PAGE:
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Tribal looks and dainty dresses rule the runway

<p><strong>1. </strong>Vivienne Westwood Red Label</p> <p><strong>2. </strong>Kinder Aggugini</p> <p><strong>3. </strong>Mulberry </p>

REVIEWS


1. Vivienne Westwood Red Label:
As with all Vivienne Westwood shows, there was a tribal element — from
the painted faces to the check designs. However, in terms of Westwood,
at least, the looks appeared relatively pared-down. Although more
wearable and less wild, the silhouettes and detailing were as
interesting as ever. The loose-fitting trousers and shirt-dresses
arrived in soft grays, lilacs and blues. Westwood’s bold plaids and
stripes made an occasional appearance, but the focus remained on the
drape dress. RICHARD PECKETT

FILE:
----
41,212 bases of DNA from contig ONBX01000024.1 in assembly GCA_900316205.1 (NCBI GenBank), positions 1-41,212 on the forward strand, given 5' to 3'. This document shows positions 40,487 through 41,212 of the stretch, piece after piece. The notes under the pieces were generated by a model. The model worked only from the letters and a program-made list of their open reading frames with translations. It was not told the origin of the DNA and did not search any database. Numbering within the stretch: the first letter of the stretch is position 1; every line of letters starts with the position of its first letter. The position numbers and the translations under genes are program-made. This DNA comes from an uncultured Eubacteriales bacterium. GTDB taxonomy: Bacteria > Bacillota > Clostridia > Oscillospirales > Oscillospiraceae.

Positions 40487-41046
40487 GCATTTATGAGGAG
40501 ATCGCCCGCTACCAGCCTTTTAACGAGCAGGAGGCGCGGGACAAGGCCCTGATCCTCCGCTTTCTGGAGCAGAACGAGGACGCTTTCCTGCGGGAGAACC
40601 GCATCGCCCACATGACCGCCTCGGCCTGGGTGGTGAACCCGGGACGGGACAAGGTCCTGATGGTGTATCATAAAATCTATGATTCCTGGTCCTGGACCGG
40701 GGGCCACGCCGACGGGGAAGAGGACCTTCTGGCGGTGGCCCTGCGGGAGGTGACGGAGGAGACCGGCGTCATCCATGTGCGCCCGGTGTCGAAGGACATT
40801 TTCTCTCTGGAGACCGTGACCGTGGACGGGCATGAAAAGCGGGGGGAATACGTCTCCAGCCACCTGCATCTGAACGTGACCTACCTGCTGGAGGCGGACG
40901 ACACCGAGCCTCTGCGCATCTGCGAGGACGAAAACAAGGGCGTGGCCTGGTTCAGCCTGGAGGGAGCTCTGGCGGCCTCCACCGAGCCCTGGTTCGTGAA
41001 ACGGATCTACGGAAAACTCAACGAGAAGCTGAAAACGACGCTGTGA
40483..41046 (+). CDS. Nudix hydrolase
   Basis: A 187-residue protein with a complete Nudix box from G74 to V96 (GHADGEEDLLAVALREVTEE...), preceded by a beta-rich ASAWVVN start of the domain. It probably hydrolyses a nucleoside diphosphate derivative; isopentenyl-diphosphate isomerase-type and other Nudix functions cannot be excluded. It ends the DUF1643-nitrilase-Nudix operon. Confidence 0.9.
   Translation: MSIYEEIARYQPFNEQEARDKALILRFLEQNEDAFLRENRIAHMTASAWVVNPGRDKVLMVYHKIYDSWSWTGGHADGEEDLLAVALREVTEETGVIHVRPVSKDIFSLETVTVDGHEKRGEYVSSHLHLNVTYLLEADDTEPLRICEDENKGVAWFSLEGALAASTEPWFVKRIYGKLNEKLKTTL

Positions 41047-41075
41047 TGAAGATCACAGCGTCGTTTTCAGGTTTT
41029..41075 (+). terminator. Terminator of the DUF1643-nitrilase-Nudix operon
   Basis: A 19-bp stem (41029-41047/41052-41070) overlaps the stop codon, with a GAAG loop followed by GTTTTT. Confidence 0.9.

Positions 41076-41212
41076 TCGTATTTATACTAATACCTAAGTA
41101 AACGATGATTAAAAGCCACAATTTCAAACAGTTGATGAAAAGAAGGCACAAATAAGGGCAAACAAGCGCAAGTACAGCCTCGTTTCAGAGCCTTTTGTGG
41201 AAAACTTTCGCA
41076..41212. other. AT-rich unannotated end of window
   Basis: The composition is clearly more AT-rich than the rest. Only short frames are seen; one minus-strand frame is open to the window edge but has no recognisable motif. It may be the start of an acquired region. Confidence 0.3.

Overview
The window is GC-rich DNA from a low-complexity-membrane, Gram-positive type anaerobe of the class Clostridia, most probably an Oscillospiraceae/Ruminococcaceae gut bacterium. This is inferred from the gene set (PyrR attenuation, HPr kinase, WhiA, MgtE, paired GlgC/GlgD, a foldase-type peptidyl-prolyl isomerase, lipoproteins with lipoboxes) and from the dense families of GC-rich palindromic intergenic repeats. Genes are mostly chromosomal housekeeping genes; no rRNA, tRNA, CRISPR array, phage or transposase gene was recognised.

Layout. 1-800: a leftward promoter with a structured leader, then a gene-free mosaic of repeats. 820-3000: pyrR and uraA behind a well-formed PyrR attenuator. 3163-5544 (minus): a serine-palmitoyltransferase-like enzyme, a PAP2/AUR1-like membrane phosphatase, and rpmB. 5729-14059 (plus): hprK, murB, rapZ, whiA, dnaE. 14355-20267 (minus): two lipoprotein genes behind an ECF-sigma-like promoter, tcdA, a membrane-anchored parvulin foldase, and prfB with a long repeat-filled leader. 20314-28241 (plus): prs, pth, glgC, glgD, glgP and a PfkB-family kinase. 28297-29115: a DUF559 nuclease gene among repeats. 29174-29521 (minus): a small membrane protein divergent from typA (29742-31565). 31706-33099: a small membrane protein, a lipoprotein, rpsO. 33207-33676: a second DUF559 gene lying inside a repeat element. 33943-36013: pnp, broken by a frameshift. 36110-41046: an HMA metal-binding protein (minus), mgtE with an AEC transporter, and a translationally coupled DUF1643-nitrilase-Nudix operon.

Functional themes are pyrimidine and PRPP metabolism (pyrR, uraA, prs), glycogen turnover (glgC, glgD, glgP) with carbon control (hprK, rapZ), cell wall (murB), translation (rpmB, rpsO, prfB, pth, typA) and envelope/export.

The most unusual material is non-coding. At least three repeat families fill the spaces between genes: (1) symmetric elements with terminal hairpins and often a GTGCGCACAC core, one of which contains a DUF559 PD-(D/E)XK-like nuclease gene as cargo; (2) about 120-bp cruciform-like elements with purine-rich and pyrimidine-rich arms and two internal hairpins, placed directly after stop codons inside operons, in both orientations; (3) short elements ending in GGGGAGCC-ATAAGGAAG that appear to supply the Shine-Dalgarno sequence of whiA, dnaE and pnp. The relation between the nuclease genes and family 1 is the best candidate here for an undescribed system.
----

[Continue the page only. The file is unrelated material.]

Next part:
2. Kinder Aggugini:
The 18th-century adventures of the explorer Mungo Park in Africa
inspired Aggugini’s beautifully tailored colonialist-meets-tribesman
collection. Set to a sound track that included former Alvin Ailey
dancer Karine Plantadit’s musings on her home continent of Africa,
models walked out in a series of draped dresses and beautifully
tailored safari jackets, trench coats, skirts and flared-leg trousers
in a rustic color palette of orange, brown, black, khaki and white. It
was a beautifully constructed, cohesive collection. My only gripe: Not
a single black model walked down the runway in all of those
African-inspired clothes. KENYA HUNT


3. Mulberry: Red
heads, ruffles and rosettes were in abundance at the Mulberry
presentation. The collection moved through dainty button-up dresses,
mid-length skirts, high-waist shorts and trousers to neat
cropped-sleeve jackets. The color palette was soft tan, ecru, blue,
pink, peach — and later, deep blue and purple. However, the ruffle- and
rosette-adorned dresses are likely to only appeal to the girliest of
girls. All clothing aside, Mulberry is undoubtedly about the must-have
bag — this season, it’s the Tillie. RICHARD PECKETT

 
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